First, we would like to reiterate that we recognize the threat of climate change and understand the urgency to drastically reduce carbon emissions. We cannot wait for the perfect solution; yet, nor …
First, we would like to reiterate that we recognize the threat of climate change and understand the urgency to drastically reduce carbon emissions. We cannot wait for the perfect solution; yet, nor should we hastily embrace a counterproductive one.
Accusing those who question the wisdom of offshore wind farms with NIMBYism or allegiance to the fossil fuel industry silences valid concerns. Caring about our ocean aligns with a desire to address climate change. The ocean produces more oxygen than all of the rainforests combined. This oxygen production doesn’t occur in the open ocean, it happens along the outer continental shelf, in the very location now designated for utility-scale offshore wind complexes. No right-minded environmentalist would advocate clearcutting a forest to install a solar array. Nor should we, from a sense of collective panic, thoughtlessly industrialize our continental shelf, the rainforest of our ocean, with wind turbines.
All of the prominent offshore wind companies originated in the oil and gas industry: Ørsted (Danish Oil and Natural Gas), Equinor (Norwegian Statoil), British Petroleum, Avangrid (Spanish Iberdrola gas), and Shell Oil (Dutch/UK). These past enemies of environmentalists, now dancing partners, continue to generate revenue from fossil fuels. Ørsted even profited from burning coal this past year. Given the industry’s history of misleading the public about climate change, it’s not unreasonable to question their assertions now.
These companies lose money from offshore wind operations. However, backed by generous upfront government subsidies, the ongoing construction of wind farms compensates for these losses. Because federal subsidies will contribute 30% of the capital costs, taxpayers will pay these predominantly foreign-owned, for-profit companies, billions of dollars. Orsted predicts that South Fork Wind will cost $53 million per turbine. Extrapolating from this estimate, US taxpayers will pay approximately $16 million for every turbine in the water. If the development of all seven lease areas off the coast of RI and MA proceeds (1700-2000 turbines) this will amount to more than $27-32 billion US taxpayer dollars distributed, not to US citizens, but to foreign-owned companies.
In the US, once constructed, the parent companies retain no legal responsibilities for the projects. As the economist, Jonathan Lesser states, the limited liability subsidiaries, such as Revolution Wind, LLC, will possess no other assets than the turbines themselves and their related equipment. Without financial reserves to address future repairs, these LLCs will shift costs to the consumer, just as the Block Island Wind Farm transferred the $31-million cost of re-burying the improperly installed submarine cable to Rhode Island rate-payers.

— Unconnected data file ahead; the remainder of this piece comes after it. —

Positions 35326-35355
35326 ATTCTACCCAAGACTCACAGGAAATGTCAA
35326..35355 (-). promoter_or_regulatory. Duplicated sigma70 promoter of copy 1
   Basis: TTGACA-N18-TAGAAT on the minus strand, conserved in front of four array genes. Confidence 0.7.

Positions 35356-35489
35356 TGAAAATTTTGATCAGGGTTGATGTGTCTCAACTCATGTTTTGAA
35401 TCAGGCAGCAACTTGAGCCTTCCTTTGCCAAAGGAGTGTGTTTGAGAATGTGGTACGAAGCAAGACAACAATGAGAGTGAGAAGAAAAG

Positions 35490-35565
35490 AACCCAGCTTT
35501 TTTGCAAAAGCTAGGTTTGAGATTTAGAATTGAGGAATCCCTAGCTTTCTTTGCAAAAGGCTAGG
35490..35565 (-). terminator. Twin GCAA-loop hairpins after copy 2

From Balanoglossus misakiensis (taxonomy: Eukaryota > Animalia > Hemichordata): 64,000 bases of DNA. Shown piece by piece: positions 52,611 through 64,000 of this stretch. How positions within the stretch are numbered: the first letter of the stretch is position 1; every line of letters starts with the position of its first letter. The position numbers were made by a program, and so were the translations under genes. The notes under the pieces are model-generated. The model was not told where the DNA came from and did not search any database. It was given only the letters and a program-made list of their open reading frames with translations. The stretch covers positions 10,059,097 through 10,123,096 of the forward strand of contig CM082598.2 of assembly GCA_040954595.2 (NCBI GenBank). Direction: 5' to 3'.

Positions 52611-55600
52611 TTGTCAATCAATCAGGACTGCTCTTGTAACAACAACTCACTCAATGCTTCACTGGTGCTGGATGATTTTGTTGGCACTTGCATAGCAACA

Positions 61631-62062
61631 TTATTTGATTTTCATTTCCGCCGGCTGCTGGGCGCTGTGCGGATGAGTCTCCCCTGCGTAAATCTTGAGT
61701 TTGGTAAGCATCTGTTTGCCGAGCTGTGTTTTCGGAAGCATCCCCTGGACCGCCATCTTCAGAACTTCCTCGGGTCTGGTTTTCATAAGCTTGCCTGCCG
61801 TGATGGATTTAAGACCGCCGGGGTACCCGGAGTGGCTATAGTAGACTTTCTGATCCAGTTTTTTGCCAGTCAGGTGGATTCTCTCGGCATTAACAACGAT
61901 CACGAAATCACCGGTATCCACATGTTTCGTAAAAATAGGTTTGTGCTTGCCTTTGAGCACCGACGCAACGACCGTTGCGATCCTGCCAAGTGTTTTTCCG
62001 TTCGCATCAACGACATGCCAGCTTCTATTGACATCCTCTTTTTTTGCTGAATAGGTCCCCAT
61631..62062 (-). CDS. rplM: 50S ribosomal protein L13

Alternatively, the individual LLCs can declare bankruptcy and abandon their obligation to repair or decommission the turbines. A recent study estimates that decommissioning may cost 70% of the construction price and could thus reach $63-72 billion (albeit without recycling).
Our politicians have failed to insist on transparency regarding the amount of money put aside, or the criteria, for decommissioning. With a 20-25 year life expectancy, the reality of decommissioning will materialize quickly, particularly with New England’s harsh offshore weather conditions. Numerous examples of onshore wind companies declaring bankruptcy and skirting their obligations exist. The cost of decommissioning offshore wind turbines far exceeds onshore turbines, increasing the likelihood that a forest of inoperable rusting steel structures will blight our coastal waters for generations to come.
The fossil-fuel companies have made billions of dollars constructing offshore wind projects in Europe. Their past oil and gas exploration provides the requisite expertise for this development. Because their business plan relies on constructing new projects, not electricity generation per se, they perpetually seek new markets. Our eastern seaboard constitutes an untapped frontier, open for business and ready for exploitation.
This is the third in a series of commentaries written by Lisa Quattrocki Knight, M.D., Ph.D., of Little Compton and Bill Thompson of Tiverton, on behalf of Green Oceans (firstname.lastname@example.org). For further reading: